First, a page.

From self-image to sleep-deprivation, to watching as your new baby disrupts your schedule, grabs everyone's attention, and impacts your relationships, change is the name of the new-mom game. So, of course, your marriage will change, too. You can tell everyone you're a "united front" and "in this thing together," but let's be real — there are some stereotypes about marriage after having a baby that are totally true, no matter how much you wish they weren't.
My relationship took a pretty big hit after our first child was born. My partner and I were both clueless, overwhelmed, exhausted, and, frankly, a little arrogant about parenthood and how "seamless" our adjustment period would be. Reality hit us pretty fast, though. I mean, in case you haven't heard, parenting is hard. So before we could wrap our minds around our new reality, we were forced to come to terms with how our marriage had changed now that we were parents.
You'd think we would have learned by the time we had our second child, and were at least prepared for our marriage to change again. Yeah, we weren't. Instead, we bickered, we had less sex, we barely spoke, and we never left the house for a hot date again. In other words, we embodied the "marriage after baby" stereotypes we swore we wouldn't become. Here are some of those stereotypes that, at least in my case, are 100 percent true.
It's All About The Baby
For awhile, yes, your marriage and life will revolve around your new baby. In my opinion, there's nothing wrong with that fact, either. Who cares if people crack jokes about how much of your time is wrapped in this tiny human being? Your partner will hopefully not only understand, but will be just as obsessed with your baby as you are.
No One Is Having Sex
Props to all you couples who get the green light to hit the bedroom postpartum and go willingly, excitedly, and without hesitation, but that just wasn't the case for my husband and I. After pushing a human being out of my body, sex was the last thing I wanted for a very long time. And thanks to sleep deprivation and chronic fatigue, my husband was on the same page. You can't force yourself to be "in the mood," and I know from experience that it helps no one to "give it a try" when your heart (and your body) isn't in it. Give it time and things will even out... eventually.
You Rarely Go "Out" Anymore
When you have a baby your world is as big as your home. I mean, it's so much work to either find a reliable, trustworthy babysitter, or drag the baby and all their things out into the world for something like a meal. I don't even like doing it now and my kids are well past infancy.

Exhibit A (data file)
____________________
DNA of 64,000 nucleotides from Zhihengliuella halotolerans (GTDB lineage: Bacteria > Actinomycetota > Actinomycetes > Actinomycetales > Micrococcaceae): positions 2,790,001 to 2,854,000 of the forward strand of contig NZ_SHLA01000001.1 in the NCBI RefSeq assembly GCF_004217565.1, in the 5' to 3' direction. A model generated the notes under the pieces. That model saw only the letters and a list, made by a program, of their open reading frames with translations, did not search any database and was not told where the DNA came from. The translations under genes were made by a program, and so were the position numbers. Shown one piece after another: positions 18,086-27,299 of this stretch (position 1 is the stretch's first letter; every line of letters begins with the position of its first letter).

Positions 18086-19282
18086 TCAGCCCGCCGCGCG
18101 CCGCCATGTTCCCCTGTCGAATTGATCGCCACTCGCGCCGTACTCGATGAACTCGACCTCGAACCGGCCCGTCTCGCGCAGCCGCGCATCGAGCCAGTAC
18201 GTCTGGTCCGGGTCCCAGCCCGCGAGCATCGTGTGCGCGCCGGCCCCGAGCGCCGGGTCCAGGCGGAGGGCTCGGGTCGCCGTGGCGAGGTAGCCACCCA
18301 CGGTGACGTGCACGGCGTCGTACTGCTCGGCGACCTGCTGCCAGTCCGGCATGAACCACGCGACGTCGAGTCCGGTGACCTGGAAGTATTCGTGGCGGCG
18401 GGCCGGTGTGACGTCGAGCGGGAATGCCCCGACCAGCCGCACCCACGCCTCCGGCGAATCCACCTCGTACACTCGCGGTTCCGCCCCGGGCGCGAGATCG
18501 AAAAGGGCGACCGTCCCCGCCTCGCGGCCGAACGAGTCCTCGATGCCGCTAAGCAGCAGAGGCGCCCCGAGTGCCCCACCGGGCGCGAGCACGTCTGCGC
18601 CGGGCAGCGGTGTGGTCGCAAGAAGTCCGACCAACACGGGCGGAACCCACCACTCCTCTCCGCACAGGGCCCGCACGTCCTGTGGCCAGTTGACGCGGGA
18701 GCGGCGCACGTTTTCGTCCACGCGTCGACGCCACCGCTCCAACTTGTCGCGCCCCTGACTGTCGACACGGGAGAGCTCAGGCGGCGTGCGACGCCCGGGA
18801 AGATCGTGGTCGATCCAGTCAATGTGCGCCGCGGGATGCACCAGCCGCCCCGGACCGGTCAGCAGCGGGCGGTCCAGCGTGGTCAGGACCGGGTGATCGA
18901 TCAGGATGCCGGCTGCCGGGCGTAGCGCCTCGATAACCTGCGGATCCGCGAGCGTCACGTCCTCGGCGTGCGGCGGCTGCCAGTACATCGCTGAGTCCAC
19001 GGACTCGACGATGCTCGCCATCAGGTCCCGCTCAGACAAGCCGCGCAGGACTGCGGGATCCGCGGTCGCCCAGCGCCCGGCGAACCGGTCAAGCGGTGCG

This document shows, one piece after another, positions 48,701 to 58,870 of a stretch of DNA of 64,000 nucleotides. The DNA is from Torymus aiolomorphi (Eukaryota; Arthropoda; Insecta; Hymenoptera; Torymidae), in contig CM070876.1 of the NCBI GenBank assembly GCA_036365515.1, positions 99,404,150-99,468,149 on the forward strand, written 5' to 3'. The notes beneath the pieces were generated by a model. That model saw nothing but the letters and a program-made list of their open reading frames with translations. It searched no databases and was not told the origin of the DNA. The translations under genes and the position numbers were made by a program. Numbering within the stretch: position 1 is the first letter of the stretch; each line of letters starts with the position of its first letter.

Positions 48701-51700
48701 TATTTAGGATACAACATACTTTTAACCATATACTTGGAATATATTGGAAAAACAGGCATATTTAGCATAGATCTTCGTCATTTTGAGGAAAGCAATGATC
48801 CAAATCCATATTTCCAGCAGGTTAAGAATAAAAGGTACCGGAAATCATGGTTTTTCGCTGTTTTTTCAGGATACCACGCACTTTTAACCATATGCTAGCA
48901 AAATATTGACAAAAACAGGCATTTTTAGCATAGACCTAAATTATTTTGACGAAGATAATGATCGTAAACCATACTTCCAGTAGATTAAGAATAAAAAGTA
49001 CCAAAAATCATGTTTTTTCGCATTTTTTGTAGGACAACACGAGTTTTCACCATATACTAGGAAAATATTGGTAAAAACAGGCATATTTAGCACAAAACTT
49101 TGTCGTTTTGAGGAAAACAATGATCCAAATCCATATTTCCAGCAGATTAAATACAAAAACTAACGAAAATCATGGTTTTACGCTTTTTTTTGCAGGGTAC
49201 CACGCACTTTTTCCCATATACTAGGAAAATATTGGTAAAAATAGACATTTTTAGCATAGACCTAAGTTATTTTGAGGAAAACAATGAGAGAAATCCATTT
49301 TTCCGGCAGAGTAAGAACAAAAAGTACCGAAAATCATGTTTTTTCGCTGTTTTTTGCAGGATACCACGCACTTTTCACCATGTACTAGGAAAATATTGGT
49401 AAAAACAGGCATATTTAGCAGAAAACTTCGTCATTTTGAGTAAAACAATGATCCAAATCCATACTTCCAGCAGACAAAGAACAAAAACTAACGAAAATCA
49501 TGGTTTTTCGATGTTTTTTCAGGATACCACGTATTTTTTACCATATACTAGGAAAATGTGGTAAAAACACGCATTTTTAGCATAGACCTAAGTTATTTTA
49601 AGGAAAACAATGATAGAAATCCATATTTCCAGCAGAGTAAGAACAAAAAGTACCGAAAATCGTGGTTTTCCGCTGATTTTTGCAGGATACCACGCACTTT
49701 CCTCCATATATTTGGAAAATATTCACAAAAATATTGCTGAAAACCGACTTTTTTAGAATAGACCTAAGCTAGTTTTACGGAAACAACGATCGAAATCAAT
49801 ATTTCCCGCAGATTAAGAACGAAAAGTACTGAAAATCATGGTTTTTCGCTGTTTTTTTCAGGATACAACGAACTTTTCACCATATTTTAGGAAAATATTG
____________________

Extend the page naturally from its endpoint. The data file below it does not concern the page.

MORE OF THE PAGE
You Don't Talk To Each Other
Before we had kids my husband and I would stay up late talking for hours. I look back on that pre-baby time now and laugh. Not only did I absolutely covet a good night's sleep after bringing our baby home from the hospital, but I also had zero desire to have lengthy conversations about anything.
Over the years, our marriage has evolved to knowing what the other person is thinking without anyone saying a word. Honestly, I consider it a true gift.
You Argue All The Time
If it's not an argument over who gets more sleep or who has to tackle the next diaper, you're arguing about messed up schedules or who decided to have a child in the first place. Those arguments are often temporary, to be sure, but if you're not prepared or don't know how to "fight fair," those disagreements can cause a serious rift in your marriage.
You're Both Boring
In order to survive the newborn phase, your relationship has to take a turn towards Boring Town. You set up routines, rely on carefully prepared plans, and you both schedule everything from playdates to sex.
You Both Pretend Nothing's Changed
We thought we'd never become a stereotype. We thought we could pretend everything was the same. We thought we could get right back on track and enjoy date nights and friend time, and, you know, life. Obviously, we were kidding ourselves and everyone around us. Had we just accepted the undeniable fact that our marriage would be temporarily out-of-whack, instead of fighting the inevitable every step of the way, all that change might've been easier to handle.
The truth is, those days of having a little squishy, sweet-smelling baby go by so fast. So fast, in fact, that your marriage is bound to experience a few road bumps. But if you surrender to the process and acknowledge the fact that your baby runs things for the immediate future, everyone will be better for it.
Check out Romper's new video series, Bearing The Motherload, where disagreeing parents from different sides of an issue sit down with a mediator and talk about how to support (and not judge) each other’s parenting perspectives. New episodes air Mondays on Facebook.